This recyclable cardboard desk is assembled without any glue or fasteners and costs only $65.
If you are looking for a cheap and sturdy standing desk. There are many DIY options. But if you have always wanted to have some cardboard furniture in your home or office (and who hasn’t?), try one of the standing desks from Chairigami.
Entrepreneur and recent Yale graduate Zach Rotholz has attracted plenty of attention for his line of corrugated cardboard furniture. Called Chairigami, the furniture is recyclable, lightweight, flat-packed, and cheaper than conventional designs. It’s popular at big events, which often require large amounts of furniture to be taken in and out quickly (Rothholz recently supplied Chairigami furniture to the Feast, a conference in New York City). But Rotholz has to make all of the furniture by hand, restricting Chairigami’s potential for growth.
Now, with the launch of a Kickstarter campaign for a $65 Chairigami standing desk, Rotholz is partnering with a manufacturer in Massachusetts to scale up production. But in order to make the desk suitable for mass production, Rotholz had to come up a new design. All of his past pieces have been made out of triple-wall cardboard, which is difficult to die cut. The standing desks, in contrast, are made out of single-wall cardboard that has been doubled up in certain places.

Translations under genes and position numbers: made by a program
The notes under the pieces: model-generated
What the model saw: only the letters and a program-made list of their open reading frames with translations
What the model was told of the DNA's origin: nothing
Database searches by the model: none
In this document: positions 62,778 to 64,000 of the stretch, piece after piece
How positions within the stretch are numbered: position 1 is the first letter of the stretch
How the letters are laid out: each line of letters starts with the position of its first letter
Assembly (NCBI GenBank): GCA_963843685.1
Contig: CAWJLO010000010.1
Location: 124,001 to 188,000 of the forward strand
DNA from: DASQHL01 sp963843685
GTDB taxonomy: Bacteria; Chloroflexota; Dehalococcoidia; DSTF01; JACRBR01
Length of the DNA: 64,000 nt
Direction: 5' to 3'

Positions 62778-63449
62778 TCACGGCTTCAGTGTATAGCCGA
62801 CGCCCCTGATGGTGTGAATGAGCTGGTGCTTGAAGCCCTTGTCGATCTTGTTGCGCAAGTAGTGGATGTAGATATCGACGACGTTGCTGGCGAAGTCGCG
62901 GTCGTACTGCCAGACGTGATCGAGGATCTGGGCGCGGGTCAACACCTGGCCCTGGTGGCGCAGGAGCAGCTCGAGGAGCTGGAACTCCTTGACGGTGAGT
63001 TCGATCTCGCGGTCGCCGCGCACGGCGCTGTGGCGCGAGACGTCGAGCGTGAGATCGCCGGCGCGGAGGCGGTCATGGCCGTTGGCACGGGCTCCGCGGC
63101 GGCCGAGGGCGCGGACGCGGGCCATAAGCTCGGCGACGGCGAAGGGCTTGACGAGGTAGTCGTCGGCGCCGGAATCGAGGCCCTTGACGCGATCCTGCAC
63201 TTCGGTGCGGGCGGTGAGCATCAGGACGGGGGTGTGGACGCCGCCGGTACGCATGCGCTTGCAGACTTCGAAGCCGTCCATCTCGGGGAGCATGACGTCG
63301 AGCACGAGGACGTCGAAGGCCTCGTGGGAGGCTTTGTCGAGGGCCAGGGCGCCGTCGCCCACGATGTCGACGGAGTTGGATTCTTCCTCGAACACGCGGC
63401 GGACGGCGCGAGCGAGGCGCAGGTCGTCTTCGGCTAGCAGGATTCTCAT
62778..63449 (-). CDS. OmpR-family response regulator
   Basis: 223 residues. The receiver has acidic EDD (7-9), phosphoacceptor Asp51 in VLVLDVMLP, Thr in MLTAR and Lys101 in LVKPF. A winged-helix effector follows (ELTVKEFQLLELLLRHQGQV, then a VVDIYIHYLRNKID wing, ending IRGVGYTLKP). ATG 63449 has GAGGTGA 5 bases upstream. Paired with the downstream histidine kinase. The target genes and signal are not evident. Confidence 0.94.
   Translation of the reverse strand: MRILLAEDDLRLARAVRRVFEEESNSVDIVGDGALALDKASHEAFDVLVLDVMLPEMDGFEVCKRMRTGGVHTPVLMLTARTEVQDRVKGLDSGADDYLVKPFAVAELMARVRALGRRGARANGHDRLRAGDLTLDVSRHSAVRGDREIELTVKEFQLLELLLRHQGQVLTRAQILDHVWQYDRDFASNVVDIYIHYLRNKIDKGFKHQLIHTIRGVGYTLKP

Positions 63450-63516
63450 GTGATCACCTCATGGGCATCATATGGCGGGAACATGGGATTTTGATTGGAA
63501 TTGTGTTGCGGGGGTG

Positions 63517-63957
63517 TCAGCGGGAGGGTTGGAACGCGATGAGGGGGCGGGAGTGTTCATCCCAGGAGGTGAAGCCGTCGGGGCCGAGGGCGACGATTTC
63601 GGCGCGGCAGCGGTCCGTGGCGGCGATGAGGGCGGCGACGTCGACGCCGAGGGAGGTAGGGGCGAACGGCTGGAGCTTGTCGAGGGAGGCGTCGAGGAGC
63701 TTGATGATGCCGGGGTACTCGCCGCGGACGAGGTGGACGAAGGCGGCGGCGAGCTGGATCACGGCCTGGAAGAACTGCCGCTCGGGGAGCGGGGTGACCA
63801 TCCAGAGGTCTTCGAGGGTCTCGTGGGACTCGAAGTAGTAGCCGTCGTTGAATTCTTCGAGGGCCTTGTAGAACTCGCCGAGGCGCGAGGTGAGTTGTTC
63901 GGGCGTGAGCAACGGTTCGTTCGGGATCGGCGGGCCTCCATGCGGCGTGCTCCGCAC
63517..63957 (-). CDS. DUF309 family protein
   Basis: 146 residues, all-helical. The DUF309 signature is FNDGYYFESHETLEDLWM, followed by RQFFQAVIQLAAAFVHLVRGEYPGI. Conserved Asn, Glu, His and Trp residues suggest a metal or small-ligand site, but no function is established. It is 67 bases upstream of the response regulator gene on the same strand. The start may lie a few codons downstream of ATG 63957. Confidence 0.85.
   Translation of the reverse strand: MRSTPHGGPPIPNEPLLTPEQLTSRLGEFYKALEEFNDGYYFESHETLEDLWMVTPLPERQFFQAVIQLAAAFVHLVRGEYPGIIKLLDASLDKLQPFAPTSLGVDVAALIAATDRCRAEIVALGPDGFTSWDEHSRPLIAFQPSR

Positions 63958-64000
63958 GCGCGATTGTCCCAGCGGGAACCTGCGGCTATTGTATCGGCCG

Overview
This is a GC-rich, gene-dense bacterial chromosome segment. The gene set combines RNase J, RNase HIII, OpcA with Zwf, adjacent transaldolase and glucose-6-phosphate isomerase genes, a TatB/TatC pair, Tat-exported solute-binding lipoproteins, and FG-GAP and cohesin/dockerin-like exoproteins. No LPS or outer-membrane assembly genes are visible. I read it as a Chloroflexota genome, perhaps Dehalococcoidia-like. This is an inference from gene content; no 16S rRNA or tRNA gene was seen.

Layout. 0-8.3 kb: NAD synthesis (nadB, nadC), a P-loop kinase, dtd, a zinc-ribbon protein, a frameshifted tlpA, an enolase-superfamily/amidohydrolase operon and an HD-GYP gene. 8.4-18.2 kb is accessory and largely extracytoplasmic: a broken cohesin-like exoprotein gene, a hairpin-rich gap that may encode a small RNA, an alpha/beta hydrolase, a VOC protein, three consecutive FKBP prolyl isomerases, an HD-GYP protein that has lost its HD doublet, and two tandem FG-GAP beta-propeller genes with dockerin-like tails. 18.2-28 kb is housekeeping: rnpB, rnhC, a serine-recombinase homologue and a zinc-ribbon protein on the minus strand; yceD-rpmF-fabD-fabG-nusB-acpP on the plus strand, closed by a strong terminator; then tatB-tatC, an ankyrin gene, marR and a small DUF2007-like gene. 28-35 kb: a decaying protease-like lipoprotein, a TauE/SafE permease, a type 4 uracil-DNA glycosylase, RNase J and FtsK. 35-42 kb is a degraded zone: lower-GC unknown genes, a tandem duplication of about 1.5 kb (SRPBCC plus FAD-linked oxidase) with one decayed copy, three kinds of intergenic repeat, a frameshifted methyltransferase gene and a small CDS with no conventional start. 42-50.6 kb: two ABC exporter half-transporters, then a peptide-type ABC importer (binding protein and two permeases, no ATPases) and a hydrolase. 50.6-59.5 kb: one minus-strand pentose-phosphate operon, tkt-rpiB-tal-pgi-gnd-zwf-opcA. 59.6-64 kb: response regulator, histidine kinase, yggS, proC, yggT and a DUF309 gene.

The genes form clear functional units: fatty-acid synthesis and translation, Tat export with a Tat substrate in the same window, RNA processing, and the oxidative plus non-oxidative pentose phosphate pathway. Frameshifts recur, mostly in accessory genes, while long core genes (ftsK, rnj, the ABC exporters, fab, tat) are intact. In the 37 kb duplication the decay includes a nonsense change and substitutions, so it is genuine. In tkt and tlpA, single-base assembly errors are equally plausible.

“There are a lot more folds and origami skills used in designing it,” he explains. “You can create stronger pieces just by folding. You can double up layers and fold them together in places that need strength, like the top and the legs.”
The 42-inch tall desk weighs 15 pounds, can handle up to 300 pounds of stuff on top of it, and lasts up to four years with heavy use. Made without fasteners or glue–all the pieces can be folded and slotted together–it’s as simple a piece of furniture as you’ll find.
Rotholz believes the desk will be especially attractive to people who want to experiment with standing desks without a huge monetary commitment up front. For everyone else, there’s an element of fun that’s hard to match with traditional desks. “We want people to hack it, customize it, cut a hole for the power cord, color on it, print on it. We want it to be a blank slate for people,” he says.
Via Fast Conpany